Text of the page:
Right? And I'm sure we'll talk more about that. Because I find that whole aspect very interesting. Should pricing be centralized or more decentralized. And I know that's an ongoing debate. And we'll get into that more. But in the meantime, folks, I'd like to remind you if you want to contact Ed or myself, send an email to ask tsp at various age. com. Also check out our show notes at the soul of enterprise. com. And now we want to hear from our sponsors.
All right. Good stuff, Mark.
Good. Good. You are gonna ask me about willing which one because I think that's important. Your audience?
Yes. Either Ed will or I will.
Yeah, I'll let you take that. I want to I want to talk price endings. Mark.
How are your math skills? Ed? Pretty good. Okay, good. Do you mind if I do Mind if I test them on the air? Uh,
nope. Got the calculator right here. We're good.
No, no, no, no, no, no.
I know what he's gonna do the Ed.
No, yeah, we could. I'm happy to do that. Um, yeah, because there's a cut. There's a couple things that price endings, couple of questions that price endings leads to that I want to want to get to, as I was, I was preparing for this they came up so I've got a little intro story to price ending similar to yours with its I was much older. I wasn't 10. But it's a similar similar story.
okay, good. Yeah. No, you can you can absolutely test me. That's totally fine. Nice.
Yeah. Wow. 10 years old. That's incredible. Great story. Yeah. Yeah.
And then let's see, we did have one question. And from a listener that came in on our ass tsp hashtag. I'm back. If I run random, get that. I'll get it till the last segment,
Baker and ed class. To find out more about our show, visit us on the web at the soul of enterprise.com. You can also chat with us on Twitter using hashtag ask tsp. Now back to the soul of enterprise.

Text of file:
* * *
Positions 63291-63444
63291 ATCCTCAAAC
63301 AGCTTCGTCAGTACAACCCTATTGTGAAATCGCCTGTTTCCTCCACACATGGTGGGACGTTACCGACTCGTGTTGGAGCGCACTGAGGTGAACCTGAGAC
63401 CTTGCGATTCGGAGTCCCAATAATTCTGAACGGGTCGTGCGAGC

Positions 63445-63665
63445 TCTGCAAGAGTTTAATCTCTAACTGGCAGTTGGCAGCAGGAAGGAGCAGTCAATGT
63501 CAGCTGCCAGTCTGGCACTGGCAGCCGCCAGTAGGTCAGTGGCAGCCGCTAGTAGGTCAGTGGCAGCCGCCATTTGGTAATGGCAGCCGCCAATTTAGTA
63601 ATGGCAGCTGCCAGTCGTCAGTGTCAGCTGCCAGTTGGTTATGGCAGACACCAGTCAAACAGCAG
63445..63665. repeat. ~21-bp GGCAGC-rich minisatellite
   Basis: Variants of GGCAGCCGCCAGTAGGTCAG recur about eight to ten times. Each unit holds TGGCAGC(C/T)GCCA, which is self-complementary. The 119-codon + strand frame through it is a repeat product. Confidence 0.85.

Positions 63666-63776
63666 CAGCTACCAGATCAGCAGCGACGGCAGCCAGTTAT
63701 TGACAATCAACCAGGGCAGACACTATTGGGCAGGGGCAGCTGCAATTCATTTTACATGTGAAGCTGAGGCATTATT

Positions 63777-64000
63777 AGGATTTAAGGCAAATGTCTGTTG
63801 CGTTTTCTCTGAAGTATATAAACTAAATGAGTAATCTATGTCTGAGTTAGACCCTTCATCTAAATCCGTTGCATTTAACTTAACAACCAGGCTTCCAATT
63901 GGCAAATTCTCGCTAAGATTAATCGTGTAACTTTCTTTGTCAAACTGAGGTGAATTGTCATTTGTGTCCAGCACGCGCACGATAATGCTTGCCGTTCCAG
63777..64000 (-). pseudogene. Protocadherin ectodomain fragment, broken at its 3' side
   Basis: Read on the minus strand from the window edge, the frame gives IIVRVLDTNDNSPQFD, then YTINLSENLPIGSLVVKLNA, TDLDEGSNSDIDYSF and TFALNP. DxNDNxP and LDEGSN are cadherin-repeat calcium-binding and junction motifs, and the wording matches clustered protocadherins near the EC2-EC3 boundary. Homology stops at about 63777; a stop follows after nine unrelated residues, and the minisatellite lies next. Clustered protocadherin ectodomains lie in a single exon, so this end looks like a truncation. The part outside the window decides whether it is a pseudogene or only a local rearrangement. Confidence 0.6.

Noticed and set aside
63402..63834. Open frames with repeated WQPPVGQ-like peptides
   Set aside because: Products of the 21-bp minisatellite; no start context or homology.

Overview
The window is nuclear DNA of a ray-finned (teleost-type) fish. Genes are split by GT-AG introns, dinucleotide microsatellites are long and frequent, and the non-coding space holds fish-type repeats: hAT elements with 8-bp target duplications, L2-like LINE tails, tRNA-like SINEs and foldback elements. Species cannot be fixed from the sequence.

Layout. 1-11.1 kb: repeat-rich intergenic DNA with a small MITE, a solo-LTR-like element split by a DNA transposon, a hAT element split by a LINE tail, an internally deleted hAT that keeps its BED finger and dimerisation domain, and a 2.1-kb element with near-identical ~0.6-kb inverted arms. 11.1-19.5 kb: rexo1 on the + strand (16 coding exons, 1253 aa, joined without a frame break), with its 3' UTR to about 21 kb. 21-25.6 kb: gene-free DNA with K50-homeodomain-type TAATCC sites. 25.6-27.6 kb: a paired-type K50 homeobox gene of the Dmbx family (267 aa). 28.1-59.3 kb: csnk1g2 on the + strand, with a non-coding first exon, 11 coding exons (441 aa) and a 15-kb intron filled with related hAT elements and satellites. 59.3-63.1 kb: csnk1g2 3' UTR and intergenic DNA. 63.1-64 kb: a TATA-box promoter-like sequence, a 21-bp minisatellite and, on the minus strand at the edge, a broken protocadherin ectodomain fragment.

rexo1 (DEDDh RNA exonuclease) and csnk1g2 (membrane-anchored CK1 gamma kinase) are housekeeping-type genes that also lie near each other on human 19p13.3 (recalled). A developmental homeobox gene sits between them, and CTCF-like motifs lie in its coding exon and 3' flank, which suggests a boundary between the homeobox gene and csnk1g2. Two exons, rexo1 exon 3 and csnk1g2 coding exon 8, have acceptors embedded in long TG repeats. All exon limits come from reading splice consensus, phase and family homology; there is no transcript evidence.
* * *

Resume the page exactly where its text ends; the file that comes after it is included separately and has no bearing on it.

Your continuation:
We're talking today with pricing educator and Mark styling. And we were just one of the things that mark did his dissertation on back in in college I was it was at your with PhD, Mark. It was my PhD. PhD. Okay, awesome. So should we should call you doctor I guess, huh?
It's okay. So
all right. It was price endings. And let me tell a quick story about price endings in the year, it's not as good as your 10 year old story. So I'm not trying to what up you but my wife and I went out to dinner. I don't know, maybe 10 years ago. And this is a after I had met Baker, and you know, was fascinated by this whole pricing thing. And I'm, I'm looking at this menu. And I'm noticing that the appetizers are priced. And they're all like, you know, 95 it's like 995, right? But the entrees are flat price. It's like 30 with a line. Right? And I'm looking at this and I'm studying them at the venue as like, so I turned to my wife and I say I don't get this I don't understand, like what's going on here and she looks at me just Can we just have dinner?
Just eat Is it okay, if
we to ruin a good analytical moments?